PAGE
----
What is a Crypto Wallet?
One of the first things you need to do to get started with NFTs and cryptocurrency is to set up a wallet. This can be a daunting task to many, as it requires the user to store long cryptographic keys and odd seed phrases safely to avoid losing their funds and assets. You’ll often hear the phrase “Not your keys, not your coins.” This becomes crucial when deciding where to store your high-value assets.
Most self-custodial wallets are designed for specific blockchains. They require you to interact with the currencies & protocols supported by the chain to send, receive and store your digital assets. For example, Metamask is an Ethereum wallet, you cannot send Bitcoin (another type of cryptocurrency) to Metamask, but you can send Wrapped Bitcoin (WBTC), an Ethereum-compatible version of Bitcoin, to your Metamask wallet without any issues. Like Metamask, Coinbase allows you to buy, send, receive and store your cryptocurrency but is not considered a self-custody wallet as they keep your private keys for you and retain the right to withhold your funds at any time, hence the phrase “Not your keys, not your coins.” Coinbase would be considered a Centralized Exchange or CEX.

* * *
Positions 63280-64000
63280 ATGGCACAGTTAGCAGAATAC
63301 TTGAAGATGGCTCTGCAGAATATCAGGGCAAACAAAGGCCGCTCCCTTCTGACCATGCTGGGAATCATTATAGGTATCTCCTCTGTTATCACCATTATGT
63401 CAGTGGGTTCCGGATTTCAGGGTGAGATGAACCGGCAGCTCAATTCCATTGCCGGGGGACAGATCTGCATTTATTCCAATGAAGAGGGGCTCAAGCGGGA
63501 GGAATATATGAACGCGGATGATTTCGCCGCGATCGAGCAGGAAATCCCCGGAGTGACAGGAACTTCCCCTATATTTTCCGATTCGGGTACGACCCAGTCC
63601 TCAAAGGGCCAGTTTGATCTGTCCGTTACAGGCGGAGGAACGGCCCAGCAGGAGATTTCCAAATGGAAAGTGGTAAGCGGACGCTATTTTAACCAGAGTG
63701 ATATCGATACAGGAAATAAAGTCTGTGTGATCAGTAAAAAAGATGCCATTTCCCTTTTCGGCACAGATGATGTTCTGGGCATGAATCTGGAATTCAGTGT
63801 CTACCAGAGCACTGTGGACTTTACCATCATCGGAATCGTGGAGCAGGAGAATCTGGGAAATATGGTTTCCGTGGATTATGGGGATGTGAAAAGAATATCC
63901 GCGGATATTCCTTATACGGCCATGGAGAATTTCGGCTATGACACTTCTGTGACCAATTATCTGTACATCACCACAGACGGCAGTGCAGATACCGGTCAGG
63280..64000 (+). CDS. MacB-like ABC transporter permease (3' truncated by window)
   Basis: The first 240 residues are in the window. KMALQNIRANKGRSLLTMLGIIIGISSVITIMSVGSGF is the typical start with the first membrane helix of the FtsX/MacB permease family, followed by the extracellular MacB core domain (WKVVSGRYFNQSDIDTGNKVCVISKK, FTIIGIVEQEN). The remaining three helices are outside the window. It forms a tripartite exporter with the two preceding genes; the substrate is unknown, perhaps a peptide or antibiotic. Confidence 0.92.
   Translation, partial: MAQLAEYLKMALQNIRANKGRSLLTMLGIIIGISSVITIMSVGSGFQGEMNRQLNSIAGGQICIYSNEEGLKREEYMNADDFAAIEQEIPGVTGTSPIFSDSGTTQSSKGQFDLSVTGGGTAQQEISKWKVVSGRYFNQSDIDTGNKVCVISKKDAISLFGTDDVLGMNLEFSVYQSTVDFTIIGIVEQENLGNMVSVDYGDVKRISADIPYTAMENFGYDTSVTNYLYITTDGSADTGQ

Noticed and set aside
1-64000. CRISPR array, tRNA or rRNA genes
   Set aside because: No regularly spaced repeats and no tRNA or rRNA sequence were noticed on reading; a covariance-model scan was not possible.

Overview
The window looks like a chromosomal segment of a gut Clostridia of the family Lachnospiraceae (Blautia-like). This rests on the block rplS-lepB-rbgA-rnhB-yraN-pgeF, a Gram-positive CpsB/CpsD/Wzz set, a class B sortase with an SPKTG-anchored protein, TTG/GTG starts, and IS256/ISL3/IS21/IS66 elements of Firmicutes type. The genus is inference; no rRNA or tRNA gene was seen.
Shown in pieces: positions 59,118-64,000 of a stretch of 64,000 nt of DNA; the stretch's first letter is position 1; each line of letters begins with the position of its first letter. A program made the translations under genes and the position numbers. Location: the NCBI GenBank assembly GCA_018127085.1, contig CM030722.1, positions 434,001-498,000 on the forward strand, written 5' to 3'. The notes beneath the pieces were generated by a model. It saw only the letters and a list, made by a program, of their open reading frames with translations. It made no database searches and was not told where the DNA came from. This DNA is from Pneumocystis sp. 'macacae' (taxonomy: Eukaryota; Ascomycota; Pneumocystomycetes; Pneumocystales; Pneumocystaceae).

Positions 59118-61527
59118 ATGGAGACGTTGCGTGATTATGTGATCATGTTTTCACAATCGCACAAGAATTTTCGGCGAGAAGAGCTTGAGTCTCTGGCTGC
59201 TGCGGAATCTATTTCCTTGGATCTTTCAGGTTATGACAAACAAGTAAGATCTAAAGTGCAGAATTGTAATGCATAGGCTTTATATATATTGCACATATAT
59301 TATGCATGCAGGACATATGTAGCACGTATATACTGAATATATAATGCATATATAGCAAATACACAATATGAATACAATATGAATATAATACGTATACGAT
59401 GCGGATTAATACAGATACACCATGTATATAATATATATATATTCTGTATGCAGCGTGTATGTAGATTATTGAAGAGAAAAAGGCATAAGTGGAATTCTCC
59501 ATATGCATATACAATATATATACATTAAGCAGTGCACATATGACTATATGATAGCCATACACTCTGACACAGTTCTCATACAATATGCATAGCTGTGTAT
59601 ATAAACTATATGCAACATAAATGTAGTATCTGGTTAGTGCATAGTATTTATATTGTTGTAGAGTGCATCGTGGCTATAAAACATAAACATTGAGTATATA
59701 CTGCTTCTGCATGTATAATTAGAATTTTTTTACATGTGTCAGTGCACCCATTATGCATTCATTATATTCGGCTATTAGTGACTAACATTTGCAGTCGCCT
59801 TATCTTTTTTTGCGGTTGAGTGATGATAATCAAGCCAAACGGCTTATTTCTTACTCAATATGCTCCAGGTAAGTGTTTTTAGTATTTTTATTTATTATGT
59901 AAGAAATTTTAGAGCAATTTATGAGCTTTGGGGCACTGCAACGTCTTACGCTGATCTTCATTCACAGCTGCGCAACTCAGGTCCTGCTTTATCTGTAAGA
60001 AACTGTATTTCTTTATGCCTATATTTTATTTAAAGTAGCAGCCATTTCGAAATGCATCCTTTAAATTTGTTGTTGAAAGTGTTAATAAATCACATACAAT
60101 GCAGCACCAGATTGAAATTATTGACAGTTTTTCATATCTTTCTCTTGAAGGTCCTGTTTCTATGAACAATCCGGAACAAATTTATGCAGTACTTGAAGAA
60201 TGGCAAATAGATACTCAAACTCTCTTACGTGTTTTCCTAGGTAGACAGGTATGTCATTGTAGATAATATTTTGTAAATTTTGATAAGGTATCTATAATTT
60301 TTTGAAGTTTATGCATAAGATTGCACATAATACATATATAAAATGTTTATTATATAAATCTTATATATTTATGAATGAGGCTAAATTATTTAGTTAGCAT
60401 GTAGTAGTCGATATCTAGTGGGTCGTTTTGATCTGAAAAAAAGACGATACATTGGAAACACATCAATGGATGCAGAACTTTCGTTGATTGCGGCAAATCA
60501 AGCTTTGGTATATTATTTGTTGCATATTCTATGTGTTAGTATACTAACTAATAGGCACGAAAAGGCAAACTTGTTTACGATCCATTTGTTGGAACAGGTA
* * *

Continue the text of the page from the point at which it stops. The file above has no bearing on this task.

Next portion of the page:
We will discuss the importance of self-sovereignty, the differences between centralized & decentralized exchanges, and the significance of safely storing your private keys and seed phrases later.